of a typical hysteresis loop measured in a standard test for magnetic materials. As the magnetizing force H is increased, the induced field is
measured. The slope of the initial magnetization
curve is the permeability. The greater the slope,
Soft Magnetic Ceramics
The ceramic materials used to replace irons
in devices requiring rapid magnetization and
demagnetization are usually ferrimagnetic oxides with the general formula (M2+O· Fe;+03),
where M2+ is a metal ion such as Fe2+, Ni2+,
Cu2+, or Mg2+. The generic term for these ceramic compounds is ferrites. The ceramics that
Figure 7-26
Typical magnetization
curve for a soft magnetic
Ceramics, Cermets, Glass, and Carbon Products
the easier the material is to magnetize. The area
within the closed loop is a measure of the energy
lost during a complete magnetization cycle. This
area should be as small as possible if the material is to be free of heat-up during use. The saturation induction Bs should be high if the material
is easily magnetized, and the residual induction
(retentivity) Br should be low in a soft magnetic material. It is not desirable to have residual
magnetism. Also measured from this curve is the
coercive force He. This is the magnetizing force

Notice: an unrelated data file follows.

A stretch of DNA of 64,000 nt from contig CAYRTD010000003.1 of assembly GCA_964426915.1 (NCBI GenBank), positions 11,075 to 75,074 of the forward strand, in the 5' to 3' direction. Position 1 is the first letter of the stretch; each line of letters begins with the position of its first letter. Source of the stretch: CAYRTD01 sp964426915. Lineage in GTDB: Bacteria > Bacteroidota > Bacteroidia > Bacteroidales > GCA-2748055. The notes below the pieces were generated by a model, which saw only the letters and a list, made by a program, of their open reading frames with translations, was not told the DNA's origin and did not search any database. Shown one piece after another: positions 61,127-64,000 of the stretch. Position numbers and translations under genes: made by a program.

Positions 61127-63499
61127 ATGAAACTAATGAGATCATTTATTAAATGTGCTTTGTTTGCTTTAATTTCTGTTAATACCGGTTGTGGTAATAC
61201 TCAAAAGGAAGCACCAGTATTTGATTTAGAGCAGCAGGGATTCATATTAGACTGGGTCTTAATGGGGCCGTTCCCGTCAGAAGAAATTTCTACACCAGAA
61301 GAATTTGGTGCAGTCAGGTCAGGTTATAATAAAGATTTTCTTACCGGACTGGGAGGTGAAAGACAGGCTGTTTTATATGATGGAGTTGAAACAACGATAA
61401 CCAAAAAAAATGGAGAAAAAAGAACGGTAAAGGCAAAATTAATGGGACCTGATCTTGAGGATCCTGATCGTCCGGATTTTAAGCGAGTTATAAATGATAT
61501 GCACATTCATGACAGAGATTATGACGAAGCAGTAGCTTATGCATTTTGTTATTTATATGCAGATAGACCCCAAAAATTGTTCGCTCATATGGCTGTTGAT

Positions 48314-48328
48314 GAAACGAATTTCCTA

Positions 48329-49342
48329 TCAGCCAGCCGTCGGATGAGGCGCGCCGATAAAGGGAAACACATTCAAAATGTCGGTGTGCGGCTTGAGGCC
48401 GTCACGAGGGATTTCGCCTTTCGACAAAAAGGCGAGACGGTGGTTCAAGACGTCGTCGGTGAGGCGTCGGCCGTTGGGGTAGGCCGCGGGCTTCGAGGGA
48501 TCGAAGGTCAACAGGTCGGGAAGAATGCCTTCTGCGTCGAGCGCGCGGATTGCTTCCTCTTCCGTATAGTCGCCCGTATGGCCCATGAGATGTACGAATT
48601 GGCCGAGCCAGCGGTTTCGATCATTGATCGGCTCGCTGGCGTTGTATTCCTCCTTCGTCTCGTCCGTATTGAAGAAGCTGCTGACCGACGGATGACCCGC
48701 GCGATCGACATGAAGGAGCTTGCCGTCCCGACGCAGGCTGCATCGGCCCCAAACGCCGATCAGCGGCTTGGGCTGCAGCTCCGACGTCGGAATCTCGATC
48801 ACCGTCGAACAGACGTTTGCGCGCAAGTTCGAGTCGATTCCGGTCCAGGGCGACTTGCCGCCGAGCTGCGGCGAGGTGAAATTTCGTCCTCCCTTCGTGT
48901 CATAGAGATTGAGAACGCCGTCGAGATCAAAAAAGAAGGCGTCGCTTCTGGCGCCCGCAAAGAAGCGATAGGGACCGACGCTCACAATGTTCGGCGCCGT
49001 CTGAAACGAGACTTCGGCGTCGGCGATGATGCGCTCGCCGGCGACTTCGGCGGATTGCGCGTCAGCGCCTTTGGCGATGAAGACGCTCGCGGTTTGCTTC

required to bring the induced magnetism to zero.
The value should be low in soft magnetic devices.
Soft ferrites can have high permeability, low
coercive force, and low loss at high frequency.
Besides favorable magnetic properties, ferrites
offer lower weight than metals and often lower
cost, and they do not corrode in many use environments. For these reasons and other more
complicated electrical reasons, ferrites have become important as soft magnetic materials.
Hard Magnetic Materials
Hard magnetic materials are used for permanent magnets. The ceramICS that make
good permanent magnets can also be ferrites
(BaO· 6Fe203) or more complex ceramics such
as yttrium-aluminum-iron
garnet. The most
popular are barium and stronium oxides. The
desirable properties of hard magnetic materials
are the opposite of the soft magnetic materialsoA high coercive force and residual induction
are desirable. The quality of a permanent magnet can be measured by the energy product. This
value is the product of the induction Band magnetizing force H in the second quadrant of the
hysteresis loop. To be a good permanent magnet,
these values should be as high as possible. This
value is often compared with density; thus, a material with the highest energy product of a given
volume will be the most space saving in use. The
units of energy product in the SI system are teslaampere/meter (TNm). A typical Alnico (12A1,
25Ni, 3Cu, Fe remainder) permanent magnet
will have an energy product of 1.35 at room temperature compared with a value of 3.5 for some
ceramic magnets. Thus, ceramics can be better
permanent magnets than some of the traditional